GVAL is the newest and actually tracks to a Cambria-developed index, maintained daily. It focuses on companies that trade 1) below their assessed intrinsic value, and 2) in countries with the most undervalued markets determined by parameters like CAPE, as depicted in earlier figure. These days, Mebane believes that means outside the US. “We certainly don’t think the [US] market is in a bubble, rather, valuations will be a headwind. There are much better opportunities abroad.”
SYLD is actively managed and focuses primarily on US companies that exhibit strong characteristics of returning free cash flow to their shareholders; specifically, “shareholder yield,” which comprises dividend payments, share buybacks, and debt pay-down. FYLD seeks the same types of companies, but in developed foreign countries and it passively tracks to Cambria’s FYLD index.
Mebane believes that these are the first ETFs to incorporate the shareholder yield strategy. And, based on their reception in the crowded ETF market, he seems pretty pleased: “I certainly think alpha is possible…lots of jargon across smart beta, alpha, etc., but beating a market cap index is a great first step.” Morningstar’s Samuel Lee noted them among best new ETFs of 2013. Approaching its first year, SYLD is certainly off to a strong start:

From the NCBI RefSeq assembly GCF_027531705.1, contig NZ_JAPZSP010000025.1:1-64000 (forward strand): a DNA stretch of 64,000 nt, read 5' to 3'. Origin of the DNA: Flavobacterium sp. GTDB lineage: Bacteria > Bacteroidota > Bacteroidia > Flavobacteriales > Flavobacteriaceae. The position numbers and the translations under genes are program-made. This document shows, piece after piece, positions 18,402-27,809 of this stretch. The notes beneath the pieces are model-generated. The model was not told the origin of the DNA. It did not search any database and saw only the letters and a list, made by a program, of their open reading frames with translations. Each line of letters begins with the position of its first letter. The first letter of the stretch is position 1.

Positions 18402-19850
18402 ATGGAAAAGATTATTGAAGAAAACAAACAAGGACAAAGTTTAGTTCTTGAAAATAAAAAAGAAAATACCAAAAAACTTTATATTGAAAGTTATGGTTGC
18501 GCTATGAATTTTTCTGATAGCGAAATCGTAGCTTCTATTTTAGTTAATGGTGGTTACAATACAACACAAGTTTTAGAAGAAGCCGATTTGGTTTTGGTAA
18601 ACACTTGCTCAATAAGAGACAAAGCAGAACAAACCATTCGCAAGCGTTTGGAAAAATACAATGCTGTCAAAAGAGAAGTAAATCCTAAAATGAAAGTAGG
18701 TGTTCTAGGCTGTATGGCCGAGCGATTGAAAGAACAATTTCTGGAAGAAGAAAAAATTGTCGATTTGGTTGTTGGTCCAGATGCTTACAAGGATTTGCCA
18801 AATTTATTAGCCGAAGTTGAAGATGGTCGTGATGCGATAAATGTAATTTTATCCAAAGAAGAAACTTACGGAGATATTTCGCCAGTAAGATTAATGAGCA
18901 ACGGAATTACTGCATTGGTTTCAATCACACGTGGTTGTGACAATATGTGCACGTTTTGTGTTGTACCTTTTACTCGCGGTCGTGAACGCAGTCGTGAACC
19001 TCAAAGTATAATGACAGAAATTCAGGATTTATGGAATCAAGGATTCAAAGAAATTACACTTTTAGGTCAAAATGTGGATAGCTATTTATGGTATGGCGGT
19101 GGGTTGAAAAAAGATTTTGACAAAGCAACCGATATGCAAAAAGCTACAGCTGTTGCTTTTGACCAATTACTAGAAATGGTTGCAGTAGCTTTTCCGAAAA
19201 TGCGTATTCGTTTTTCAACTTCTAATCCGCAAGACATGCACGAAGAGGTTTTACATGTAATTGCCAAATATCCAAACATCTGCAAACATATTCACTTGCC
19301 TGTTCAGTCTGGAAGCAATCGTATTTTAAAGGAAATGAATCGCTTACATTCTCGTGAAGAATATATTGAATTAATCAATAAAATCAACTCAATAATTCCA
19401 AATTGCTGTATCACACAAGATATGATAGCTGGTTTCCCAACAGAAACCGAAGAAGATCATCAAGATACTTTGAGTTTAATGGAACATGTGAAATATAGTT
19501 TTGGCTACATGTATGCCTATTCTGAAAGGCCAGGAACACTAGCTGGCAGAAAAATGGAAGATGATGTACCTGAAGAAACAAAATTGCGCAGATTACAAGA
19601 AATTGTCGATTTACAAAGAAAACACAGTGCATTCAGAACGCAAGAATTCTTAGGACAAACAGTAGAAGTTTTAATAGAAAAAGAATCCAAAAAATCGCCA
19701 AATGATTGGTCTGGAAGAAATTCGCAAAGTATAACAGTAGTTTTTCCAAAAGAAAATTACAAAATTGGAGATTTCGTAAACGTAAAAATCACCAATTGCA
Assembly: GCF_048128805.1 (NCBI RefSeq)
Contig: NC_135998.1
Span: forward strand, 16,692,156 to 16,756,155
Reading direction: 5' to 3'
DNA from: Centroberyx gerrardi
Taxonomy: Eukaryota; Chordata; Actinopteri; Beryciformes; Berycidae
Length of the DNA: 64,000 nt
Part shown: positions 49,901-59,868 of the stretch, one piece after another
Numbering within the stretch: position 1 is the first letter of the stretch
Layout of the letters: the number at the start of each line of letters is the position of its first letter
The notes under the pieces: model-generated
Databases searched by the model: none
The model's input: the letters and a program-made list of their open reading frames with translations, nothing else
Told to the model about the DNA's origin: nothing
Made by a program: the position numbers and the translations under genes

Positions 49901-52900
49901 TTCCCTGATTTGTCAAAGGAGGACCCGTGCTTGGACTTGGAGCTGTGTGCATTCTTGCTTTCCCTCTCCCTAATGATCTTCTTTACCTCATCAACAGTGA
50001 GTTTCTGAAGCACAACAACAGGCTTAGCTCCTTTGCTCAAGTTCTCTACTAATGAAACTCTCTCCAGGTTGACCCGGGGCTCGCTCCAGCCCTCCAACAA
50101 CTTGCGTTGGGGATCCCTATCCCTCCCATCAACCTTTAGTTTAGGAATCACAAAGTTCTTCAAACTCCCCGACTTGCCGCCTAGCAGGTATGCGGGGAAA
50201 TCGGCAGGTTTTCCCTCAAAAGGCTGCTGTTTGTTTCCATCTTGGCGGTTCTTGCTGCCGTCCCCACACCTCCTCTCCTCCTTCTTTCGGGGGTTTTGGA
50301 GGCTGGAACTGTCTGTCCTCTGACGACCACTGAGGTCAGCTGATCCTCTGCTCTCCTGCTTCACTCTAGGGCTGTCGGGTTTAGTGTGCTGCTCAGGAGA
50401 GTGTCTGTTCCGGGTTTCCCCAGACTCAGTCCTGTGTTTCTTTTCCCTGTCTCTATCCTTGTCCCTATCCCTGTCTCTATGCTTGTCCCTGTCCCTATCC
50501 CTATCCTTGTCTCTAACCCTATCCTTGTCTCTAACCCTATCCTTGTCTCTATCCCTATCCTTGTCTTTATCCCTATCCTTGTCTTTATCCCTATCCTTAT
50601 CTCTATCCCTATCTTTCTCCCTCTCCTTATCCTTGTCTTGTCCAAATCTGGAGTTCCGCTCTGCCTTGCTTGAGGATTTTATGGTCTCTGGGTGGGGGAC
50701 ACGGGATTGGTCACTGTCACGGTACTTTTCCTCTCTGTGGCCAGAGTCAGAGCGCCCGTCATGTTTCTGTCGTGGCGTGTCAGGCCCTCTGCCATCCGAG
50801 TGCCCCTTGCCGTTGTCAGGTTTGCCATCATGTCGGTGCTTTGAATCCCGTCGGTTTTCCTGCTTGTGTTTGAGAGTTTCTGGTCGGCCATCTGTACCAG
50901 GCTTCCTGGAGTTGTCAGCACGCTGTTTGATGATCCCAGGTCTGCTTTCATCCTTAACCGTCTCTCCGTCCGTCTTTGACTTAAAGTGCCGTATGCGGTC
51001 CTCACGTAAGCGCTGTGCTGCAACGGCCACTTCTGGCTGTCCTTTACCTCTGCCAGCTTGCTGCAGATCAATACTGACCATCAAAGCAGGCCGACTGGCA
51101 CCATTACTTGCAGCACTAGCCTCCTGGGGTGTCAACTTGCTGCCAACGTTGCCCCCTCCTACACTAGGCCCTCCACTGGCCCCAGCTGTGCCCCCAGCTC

Interestingly, none of these three ETFs employ explicit draw-down control or trend-following, like GTAA, although GVAL does “start moving to cash if markets don’t pass an absolute valuation filter … no sense in buying what is cheapest when everything is expensive,” Mebane explains. SYLD too has the discretion to take the entire portfolio to “Temporary Defensive Positions.”
When asked if his approach to risk management is changing, given the incorporation of more traditional strategies, he asserts that he’s “still a firm believer in trend-following and future funds will have trend components.” (Other funds in pipeline at Cambria include Global Momentum ETF and Value and Momentum ETF).
Mebane remains one of the largest shareholders on record among the portfolio managers at AdvisorShares. His overall skin-in-the-game? “100% of my investable net worth is in our funds and strategies.”
The Blog. mebfaber.com (aka “World Beta”) started in November 2006. It is a pleasant blend of perspective, opinion, results from his and other’s research – quantitative and factual, images, and references. He shares generously on both personal and professional levels, like in the recent posts “My Investing Mentor” and “How to Start an ETF.”
There is a great reading list and blogroll. There are sources for data, references, and research papers. It’s free, with occasional plugs, but no annoying pop-ups. For the more serious investors, fund managers, and institutions, he offers a premium subscription to “The Idea Farm.”
He once wrote actively for SeekingAlpha, but stopped in 2010, explaining: “I find the quality control of the site is poor, and the respect for authors to be low. Also, [it] becomes a compliance risk and headache.”
He strikes me as having the enviable ability to absorb enormous about of information, from past lessons to today’s water-hose of publications, blogs, tweets, and op-eds, then distill it all down to chart a way forward. Asked whether this comes naturally or does he use a process, he laughs: “I would say it comes unnaturally and painfully!”